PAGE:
Barefoot Homeless Man in Viral Web Photo Not Actually Homeless

It turns out that the man given a pair of shoes by NYPD officer Lawrence DePrimo may not actually be homeless, according to new reports.

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Jennifer Foster/AP

This photo provided by Jennifer Foster shows New York City Police Officer Larry DePrimo presenting a barefoot homeless man in New York's Times Square with boots Nov. 14, 2012.

On a cold November night in Times Square, a New York City police officer knelt beside a barefoot homeless man and offered him a pair of boots. A photo of this heartwarming event rocketed around the internet and turned Officer Lawrence DePrimo a minor celebrity for his act of goodwill.

But more details are now coming out about the recipient of those boots, and it turns out that the man in the photo may not actually be homeless, according to the New York Daily News.

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Jeffrey Hillman, 54, is allegedly living in a rented apartment in the Bronx, which he pays for with federal rent vouchers, social security and veteran’s benefits, the Daily News adds, claiming that Hillman has “a sad history of refusing help from loved ones and the government.”

The story of Hillman and Officer DePrimo, who lives with his parents on Long Island, became a viral sensation. Jennifer Foster, a tourist visiting Times Square, snapped a photo of the scene with her camera phone and sent it to the New York City Police Department. The NYPD posted it online Nov. 27; since then it has received over 600,000 Facebook likes and has been shared 219,708 times.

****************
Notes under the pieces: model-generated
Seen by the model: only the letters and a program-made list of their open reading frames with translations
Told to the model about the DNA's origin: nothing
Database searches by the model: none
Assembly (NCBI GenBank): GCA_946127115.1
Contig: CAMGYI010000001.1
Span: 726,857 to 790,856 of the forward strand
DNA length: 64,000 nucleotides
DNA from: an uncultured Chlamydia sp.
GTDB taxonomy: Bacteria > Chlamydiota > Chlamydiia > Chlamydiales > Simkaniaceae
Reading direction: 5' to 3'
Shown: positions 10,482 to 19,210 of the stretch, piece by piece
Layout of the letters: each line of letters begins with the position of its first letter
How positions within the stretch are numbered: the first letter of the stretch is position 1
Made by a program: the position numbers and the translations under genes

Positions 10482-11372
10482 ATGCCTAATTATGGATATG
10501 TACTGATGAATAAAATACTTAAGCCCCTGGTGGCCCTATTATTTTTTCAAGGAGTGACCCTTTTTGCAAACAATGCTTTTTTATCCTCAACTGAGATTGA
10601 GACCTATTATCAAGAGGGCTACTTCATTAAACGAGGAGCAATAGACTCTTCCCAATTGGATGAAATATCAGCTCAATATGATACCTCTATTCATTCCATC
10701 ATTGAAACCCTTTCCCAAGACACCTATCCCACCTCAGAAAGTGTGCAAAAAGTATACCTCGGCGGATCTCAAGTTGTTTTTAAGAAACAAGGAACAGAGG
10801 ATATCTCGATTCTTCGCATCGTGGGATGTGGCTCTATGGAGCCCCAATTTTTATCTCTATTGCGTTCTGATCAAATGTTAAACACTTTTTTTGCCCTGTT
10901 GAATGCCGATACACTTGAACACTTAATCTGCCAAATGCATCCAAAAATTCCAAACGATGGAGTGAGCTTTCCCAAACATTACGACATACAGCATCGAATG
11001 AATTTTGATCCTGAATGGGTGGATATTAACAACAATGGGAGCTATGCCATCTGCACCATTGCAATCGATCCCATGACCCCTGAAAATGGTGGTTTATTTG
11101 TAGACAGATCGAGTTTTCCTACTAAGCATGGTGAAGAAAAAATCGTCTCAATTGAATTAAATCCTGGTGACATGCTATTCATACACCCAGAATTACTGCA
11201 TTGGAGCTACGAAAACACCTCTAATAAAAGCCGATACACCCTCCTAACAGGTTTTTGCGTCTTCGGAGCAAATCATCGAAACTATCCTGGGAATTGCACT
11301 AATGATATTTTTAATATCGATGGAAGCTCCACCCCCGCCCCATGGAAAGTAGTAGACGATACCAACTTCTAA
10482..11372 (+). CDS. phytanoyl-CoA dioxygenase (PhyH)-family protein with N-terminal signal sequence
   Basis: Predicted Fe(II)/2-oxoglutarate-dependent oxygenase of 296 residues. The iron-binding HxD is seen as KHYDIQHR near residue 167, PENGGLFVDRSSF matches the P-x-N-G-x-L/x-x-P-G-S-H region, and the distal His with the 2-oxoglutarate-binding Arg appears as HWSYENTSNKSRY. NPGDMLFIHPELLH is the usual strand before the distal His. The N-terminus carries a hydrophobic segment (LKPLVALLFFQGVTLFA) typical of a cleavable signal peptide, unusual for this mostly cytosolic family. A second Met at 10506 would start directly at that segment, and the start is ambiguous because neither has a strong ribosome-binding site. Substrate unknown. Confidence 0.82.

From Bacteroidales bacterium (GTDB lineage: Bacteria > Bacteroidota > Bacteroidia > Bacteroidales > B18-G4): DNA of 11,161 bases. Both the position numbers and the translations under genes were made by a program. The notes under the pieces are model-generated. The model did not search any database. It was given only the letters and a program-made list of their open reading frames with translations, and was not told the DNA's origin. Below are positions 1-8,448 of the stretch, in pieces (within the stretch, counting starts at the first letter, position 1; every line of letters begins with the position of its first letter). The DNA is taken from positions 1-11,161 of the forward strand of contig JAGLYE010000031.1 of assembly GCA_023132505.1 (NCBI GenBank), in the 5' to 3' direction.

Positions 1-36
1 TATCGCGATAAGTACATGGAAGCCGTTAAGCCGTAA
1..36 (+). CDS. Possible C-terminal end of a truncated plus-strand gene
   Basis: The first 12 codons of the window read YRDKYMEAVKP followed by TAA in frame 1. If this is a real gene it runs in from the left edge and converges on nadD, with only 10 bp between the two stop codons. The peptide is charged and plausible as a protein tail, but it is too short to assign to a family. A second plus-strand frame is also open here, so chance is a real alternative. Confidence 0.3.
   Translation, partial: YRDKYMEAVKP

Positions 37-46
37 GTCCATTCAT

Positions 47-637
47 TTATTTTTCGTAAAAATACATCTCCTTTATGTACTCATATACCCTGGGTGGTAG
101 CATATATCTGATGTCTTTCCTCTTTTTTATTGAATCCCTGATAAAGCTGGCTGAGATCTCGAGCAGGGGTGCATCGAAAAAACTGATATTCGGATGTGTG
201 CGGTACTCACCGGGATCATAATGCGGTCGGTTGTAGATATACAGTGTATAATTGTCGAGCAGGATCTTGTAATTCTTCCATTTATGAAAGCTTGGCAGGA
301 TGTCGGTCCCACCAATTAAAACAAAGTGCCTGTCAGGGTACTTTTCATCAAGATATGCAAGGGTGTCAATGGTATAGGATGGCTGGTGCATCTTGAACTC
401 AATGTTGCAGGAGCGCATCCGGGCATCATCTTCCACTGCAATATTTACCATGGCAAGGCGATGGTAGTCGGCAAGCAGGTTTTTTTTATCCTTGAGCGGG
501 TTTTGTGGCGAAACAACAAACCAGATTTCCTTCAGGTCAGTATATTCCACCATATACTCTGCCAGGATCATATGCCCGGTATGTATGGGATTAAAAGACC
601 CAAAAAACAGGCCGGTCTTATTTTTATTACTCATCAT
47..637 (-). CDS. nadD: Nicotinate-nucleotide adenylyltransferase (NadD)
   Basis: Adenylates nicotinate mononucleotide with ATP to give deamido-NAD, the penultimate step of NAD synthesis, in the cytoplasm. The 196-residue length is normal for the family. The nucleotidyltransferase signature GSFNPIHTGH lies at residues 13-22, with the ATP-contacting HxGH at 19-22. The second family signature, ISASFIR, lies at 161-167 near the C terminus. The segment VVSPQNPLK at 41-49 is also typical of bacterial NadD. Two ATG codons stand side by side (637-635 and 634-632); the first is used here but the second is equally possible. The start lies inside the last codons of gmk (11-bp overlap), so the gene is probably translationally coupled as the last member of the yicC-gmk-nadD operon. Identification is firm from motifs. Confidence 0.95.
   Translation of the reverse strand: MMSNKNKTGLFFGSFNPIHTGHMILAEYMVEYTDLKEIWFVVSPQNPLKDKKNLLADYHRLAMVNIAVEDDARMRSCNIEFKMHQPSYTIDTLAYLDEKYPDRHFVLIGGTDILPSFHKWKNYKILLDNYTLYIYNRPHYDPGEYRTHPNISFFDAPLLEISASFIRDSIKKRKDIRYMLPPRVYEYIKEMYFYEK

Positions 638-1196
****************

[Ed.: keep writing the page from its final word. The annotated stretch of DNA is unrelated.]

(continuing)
But even after The New York Times found Hillman — now barefoot again — his story wasn’t exactly clear. The $100 Sketchers boots that officer DePrimo had bought were nowhere to be seen; he told the Times that their high price tag could result in a violent attack against him.

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“I appreciate what the officer did, don’t get me wrong,” he said. “I wish there were more people like him in the world.”

Hillman later outlined his plight to the Times, and while the New York Post confirmed that for periods of time Hillman had been homeless, now might not be one of them.

“Outreach teams from the Department of Homeless Services continue to attempt to work with him, but he has a history of turning down services,” Barbara Brancaccio, a spokeswoman for the city agency, told the Daily News.

Hillman family members also say they’ve offered help, but to no avail. Kirk Hillman told the Daily News that he hasn’t heard from his brother Jeffrey since January. “We love our brother very much,” he said. “Our door is always open to him, but this is a lifestyle he’s chosen.”

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